Up to now SMLM of the NPC was able to reveal the eighth-fold symmetry, resolve 8 spots individually per ring and could show the separation of the nuclear and cytoplasmic rings in 3D. Although from cryo-EM work (Appen et al., 2015) it is known that e.g. Nup96 should occur as a dimer, this could yet not be resolved by SMLM. Here, for the first time, we show that each of the 8 blobs indeed contains two fluorophores attached via a SNAP tag to the Nup96 dimer by combining our fast template free particle averaging method (Wang et al., 2022) with careful data analysis on 5 datasets (originating from five nuclei of five cells) of in total 4,538 NPCs (Wu et al., 2021). We made a detailed comparison of the outcome of our analysis to the cryo-EM data. To this end, we extended the incomplete Nup96 model derived from von Appen et al. (Appen et al., 2015) by Alphafold (Jumper et al., 2021) to find the positions where the fluorescent SNAP-tags are expected to attach to the Nup96. Next, we registered our estimated positions of the fluorescent dimers to these expected positions of the SNAP-tag from the cryo-EM model and found the average distance between the SNAP positions derived from the cryo-EM model and from our SMLM data analysis to be < 3 nm laterally and 5 nm axially.

## 2. Methods

### 2.1. Particle Averaging

We applied our previously published particle averaging method (Wang et al., 2022) to five NPC SMLM datasets individually and all 5 combined (total of 4,538 NPCs). Dataset 1 with 368 NPCs was previously described (Wu et al., 2021) and the other datasets were obtained in the same way. We use the default values given in Wang et al. (2022) for the data fusion algorithm, except for the number of Gaussian components *K* in the Gaussian Mixture Model (GMM) and the initial Gaussian standard deviation of the Gaussian components. We set *K* = 34, that is 32 Gaussian components for 32 binding sites and 2 to accommodate false positive localizations of the nuclear ring (NR) and the cytoplasmic ring (CR). The initial poses of the NPC particles are roughly aligned with the optical axis, as the nuclear membrane runs along the cover slip. We can use this to set an initial Gaussian standard deviation to 33 nm, smaller than the overall size of the NPC, to make the algorithm converge faster. We obtained super-particles with two rings each showing 8 elliptically shaped blobs for all 5 datasets, as well as for the combined dataset (Fig. 1a-c).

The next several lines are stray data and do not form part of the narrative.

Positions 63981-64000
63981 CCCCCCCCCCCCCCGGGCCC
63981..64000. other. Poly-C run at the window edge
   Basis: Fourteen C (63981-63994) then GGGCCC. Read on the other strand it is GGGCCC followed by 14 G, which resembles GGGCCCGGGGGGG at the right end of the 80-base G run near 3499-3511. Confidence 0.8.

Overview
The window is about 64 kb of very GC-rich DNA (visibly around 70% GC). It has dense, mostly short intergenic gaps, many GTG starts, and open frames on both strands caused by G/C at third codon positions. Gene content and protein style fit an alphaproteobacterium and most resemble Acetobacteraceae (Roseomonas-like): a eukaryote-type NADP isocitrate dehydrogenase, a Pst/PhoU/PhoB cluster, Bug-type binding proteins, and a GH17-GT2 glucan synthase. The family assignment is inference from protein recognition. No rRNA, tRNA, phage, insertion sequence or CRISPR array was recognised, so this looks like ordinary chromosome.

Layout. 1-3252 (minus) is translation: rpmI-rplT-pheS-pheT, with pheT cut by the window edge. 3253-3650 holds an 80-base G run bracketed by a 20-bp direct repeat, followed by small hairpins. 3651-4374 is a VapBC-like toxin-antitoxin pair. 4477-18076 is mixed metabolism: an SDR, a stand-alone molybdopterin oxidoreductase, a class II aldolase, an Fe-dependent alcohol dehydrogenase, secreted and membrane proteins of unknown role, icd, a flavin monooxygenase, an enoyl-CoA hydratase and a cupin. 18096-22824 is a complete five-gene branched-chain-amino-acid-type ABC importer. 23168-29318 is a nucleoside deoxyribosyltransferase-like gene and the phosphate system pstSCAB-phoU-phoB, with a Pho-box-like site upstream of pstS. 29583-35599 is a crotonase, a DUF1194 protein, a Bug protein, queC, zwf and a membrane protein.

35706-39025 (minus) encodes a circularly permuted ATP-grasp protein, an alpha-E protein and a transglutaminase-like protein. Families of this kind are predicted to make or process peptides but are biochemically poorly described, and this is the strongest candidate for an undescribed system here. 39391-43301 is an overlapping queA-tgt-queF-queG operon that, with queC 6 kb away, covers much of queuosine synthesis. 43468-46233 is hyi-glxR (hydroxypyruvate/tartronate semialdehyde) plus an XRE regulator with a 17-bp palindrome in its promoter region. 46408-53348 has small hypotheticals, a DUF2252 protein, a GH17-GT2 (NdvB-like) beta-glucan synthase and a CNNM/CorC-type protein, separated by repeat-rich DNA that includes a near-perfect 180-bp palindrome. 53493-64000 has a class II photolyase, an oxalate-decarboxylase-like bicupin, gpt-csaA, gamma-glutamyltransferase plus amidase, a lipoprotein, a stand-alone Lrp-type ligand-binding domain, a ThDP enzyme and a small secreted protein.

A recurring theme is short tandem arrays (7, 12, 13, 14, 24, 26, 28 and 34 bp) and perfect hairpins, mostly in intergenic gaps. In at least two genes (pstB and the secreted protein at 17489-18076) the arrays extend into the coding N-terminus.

### 2.2. Splitting in two rings

We obtain super-particles from the particle averaging of the different datasets that have the same shape but different absolute poses in 3D space. For better comparison and easier analysis we align their global pose such that rings are perpendicular to the *z*-axis of our global coordinate system. We do so by registering the super-particles to a fixed template which has 2 rings and each ring contains 8 points with 8-fold symmetry. The center of the template locates at the origin of the coordinate system. The distance between the two rings in the template is 50 nm and the radius of each ring is 55 nm. Finally, we rotate the super-particles around the *x*− and *y*−axis from −2^{o} to −2^{o} in steps of 0.1^{o} to find the minimal full width at half maximum (FWMH) of the histogram of *z*-coordinates. Then, we split the super-particle into two 8 blob rings according to their *z*-coordinates for further analysis. These rings represent the nuclear (NR) and cytoplasmic (CR) ring of the NPC. The reconstruction quality is assessed by computation of the 2D FRC resolution (Nieuwenhuizen et al., 2013) separately for the NR and CR.

### 2.3. Outlier localization filtering